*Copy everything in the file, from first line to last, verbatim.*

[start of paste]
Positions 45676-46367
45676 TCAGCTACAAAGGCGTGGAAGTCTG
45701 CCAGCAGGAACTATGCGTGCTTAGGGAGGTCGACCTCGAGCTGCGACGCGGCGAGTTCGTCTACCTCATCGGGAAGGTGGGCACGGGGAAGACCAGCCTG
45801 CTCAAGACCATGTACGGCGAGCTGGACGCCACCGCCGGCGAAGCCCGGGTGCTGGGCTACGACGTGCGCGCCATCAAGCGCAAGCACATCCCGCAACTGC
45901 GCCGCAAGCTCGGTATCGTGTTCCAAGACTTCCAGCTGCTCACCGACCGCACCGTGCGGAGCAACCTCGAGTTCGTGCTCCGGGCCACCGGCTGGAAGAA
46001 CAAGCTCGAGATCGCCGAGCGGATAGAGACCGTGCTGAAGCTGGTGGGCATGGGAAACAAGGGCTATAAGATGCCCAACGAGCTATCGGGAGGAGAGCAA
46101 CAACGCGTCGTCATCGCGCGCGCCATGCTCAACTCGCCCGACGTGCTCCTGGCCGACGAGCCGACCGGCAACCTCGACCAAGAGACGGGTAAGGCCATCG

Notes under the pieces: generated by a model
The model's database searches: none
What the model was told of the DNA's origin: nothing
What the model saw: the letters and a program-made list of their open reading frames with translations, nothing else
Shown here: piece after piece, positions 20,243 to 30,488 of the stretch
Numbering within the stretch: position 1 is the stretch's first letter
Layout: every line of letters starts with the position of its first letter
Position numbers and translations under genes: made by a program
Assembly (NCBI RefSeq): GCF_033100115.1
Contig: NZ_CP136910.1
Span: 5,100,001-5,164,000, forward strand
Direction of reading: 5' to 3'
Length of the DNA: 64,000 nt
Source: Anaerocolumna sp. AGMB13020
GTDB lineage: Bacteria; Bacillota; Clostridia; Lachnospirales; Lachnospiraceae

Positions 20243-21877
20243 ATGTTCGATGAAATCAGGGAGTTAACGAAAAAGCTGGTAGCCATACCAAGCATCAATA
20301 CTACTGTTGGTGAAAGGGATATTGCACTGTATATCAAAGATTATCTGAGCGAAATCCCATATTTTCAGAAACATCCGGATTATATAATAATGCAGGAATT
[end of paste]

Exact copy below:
Positions 45676-46367
45676 TCAGCTACAAAGGCGTGGAAGTCTG
45701 CCAGCAGGAACTATGCGTGCTTAGGGAGGTCGACCTCGAGCTGCGACGCGGCGAGTTCGTCTACCTCATCGGGAAGGTGGGCACGGGGAAGACCAGCCTG
45801 CTCAAGACCATGTACGGCGAGCTGGACGCCACCGCCGGCGAAGCCCGGGTGCTGGGCTACGACGTGCGCGCCATCAAGCGCAAGCACATCCCGCAACTGC
45901 GCCGCAAGCTCGGTATCGTGTTCCAAGACTTCCAGCTGCTCACCGACCGCACCGTGCGGAGCAACCTCGAGTTCGTGCTCCGGGCCACCGGCTGGAAGAA
46001 CAAGCTCGAGATCGCCGAGCGGATAGAGACCGTGCTGAAGCTGGTGGGCATGGGAAACAAGGGCTATAAGATGCCCAACGAGCTATCGGGAGGAGAGCAA
46101 CAACGCGTCGTCATCGCGCGCGCCATGCTCAACTCGCCCGACGTGCTCCTGGCCGACGAGCCGACCGGCAACCTCGACCAAGAGACGGGTAAGGCCATCG

Notes under the pieces: generated by a model
The model's database searches: none
What the model was told of the DNA's origin: nothing
What the model saw: the letters and a program-made list of their open reading frames with translations, nothing else
Shown here: piece after piece, positions 20,243 to 30,488 of the stretch
Numbering within the stretch: position 1 is the stretch's first letter
Layout: every line of letters starts with the position of its first letter
Position numbers and translations under genes: made by a program
Assembly (NCBI RefSeq): GCF_033100115.1
Contig: NZ_CP136910.1
Span: 5,100,001-5,164,000, forward strand
Direction of reading: 5' to 3'
Length of the DNA: 64,000 nt
Source: Anaerocolumna sp. AGMB13020
GTDB lineage: Bacteria; Bacillota; Clostridia; Lachnospirales; Lachnospiraceae

Positions 20243-21877
20243 ATGTTCGATGAAATCAGGGAGTTAACGAAAAAGCTGGTAGCCATACCAAGCATCAATA
20301 CTACTGTTGGTGAAAGGGATATTGCACTGTATATCAAAGATTATCTGAGCGAAATCCCATATTTTCAGAAACATCCGGATTATATAATAATGCAGGAATT